Government support is essential for esports growth
There is an ongoing trend over the past few years, characterized by lack of faith in governmental institutions and politics. The trend has spilled over into esports, as more and more opinions are shifted towards the complete absence of government oversight and regulation when it comes to esports.
There is a case to be made for this sentiment, especially if we consider the burden excessive regulation and oversight brings to this growing industry. However, there is certain scenarios in which governmental help is essential for the growth of esports.
The case for government support in esports
Government support is vital for ensuring the continued growth of esports. In a global industry that features international competition as a highlight, national governments’ cooperation plays an essential role in esports’ future. Governments can recognize esports players as professional athletes, and the esports space as a professional industry. These circumstances would ease clarification of legal issues, most notably with work visas. Without a work visa, it is illegal for players to compete in international tournaments as professional athletes to win prize money and represent their teams.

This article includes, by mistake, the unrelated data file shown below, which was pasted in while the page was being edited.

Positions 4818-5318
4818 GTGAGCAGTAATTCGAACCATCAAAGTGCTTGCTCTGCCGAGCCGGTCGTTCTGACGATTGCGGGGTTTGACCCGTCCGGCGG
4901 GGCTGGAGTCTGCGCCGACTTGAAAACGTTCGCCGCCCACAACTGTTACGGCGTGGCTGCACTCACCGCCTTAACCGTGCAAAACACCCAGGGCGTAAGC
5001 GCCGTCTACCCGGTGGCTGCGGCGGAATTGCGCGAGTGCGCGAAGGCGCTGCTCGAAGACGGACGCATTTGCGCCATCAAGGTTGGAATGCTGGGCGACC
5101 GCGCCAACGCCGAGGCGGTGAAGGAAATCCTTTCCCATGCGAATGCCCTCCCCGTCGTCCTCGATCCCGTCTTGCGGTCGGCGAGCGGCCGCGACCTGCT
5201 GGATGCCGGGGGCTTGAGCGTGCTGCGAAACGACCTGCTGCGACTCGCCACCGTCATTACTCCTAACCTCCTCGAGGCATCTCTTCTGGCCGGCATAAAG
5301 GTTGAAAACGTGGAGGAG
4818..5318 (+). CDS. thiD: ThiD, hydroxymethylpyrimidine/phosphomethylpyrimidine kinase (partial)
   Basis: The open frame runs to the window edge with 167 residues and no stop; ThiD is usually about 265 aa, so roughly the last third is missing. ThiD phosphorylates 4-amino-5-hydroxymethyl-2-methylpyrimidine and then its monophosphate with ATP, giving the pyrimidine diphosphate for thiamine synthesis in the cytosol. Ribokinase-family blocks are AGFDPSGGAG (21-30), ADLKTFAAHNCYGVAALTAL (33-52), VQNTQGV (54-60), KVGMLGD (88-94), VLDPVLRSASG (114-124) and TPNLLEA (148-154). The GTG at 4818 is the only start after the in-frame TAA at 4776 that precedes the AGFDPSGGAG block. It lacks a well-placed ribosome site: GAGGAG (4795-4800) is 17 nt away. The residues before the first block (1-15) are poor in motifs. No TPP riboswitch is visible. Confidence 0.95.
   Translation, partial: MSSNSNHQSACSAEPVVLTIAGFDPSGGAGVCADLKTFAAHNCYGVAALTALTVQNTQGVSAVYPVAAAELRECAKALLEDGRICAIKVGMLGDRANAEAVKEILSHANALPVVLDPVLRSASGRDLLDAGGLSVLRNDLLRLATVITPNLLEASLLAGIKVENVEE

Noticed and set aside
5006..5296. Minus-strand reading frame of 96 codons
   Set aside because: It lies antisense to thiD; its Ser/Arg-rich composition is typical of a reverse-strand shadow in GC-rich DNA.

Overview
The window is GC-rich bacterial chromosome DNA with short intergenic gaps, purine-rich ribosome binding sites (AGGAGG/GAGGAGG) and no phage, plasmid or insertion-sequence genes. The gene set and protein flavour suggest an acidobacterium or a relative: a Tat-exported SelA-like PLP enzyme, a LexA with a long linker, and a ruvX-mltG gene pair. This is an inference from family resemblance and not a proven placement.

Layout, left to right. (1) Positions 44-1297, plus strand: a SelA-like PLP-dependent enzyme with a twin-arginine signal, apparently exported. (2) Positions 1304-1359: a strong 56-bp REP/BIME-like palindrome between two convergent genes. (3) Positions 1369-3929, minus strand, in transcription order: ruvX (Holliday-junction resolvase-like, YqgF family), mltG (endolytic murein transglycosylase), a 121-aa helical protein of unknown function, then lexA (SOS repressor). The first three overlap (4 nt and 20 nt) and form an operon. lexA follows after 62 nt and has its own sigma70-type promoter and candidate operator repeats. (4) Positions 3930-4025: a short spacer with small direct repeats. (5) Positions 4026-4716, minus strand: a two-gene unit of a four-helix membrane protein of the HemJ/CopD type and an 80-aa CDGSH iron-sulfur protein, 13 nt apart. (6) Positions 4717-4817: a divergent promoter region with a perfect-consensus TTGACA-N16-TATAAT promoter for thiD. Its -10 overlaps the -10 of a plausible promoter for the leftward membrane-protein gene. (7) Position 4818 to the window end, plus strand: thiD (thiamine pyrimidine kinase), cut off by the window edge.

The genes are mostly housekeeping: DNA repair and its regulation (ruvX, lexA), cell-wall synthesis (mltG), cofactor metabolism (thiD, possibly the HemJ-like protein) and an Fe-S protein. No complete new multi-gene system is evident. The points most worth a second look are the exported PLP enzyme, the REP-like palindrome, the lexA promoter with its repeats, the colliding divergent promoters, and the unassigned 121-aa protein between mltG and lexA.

Professional recognition from governments also helps to improve esports’ public standing. This recognition has a knock-on effect as better public perception improves esports’ acceptability as a hobby or a career and reassures investors or stakeholders.
Governments can also improve infrastructure to foster further growth of a local esports space. These projects often require investment and resources that would otherwise be difficult to achieve. An example is the Esports Stadium in Arlington, Virginia, a government-owned arena that costs 10 million USD.
Backing from government is essential for players
Without recognition from governments as professional athletes, esports players face many difficulties. International competition becomes difficult in countries that do not recognize esports as work visas become harder to acquire.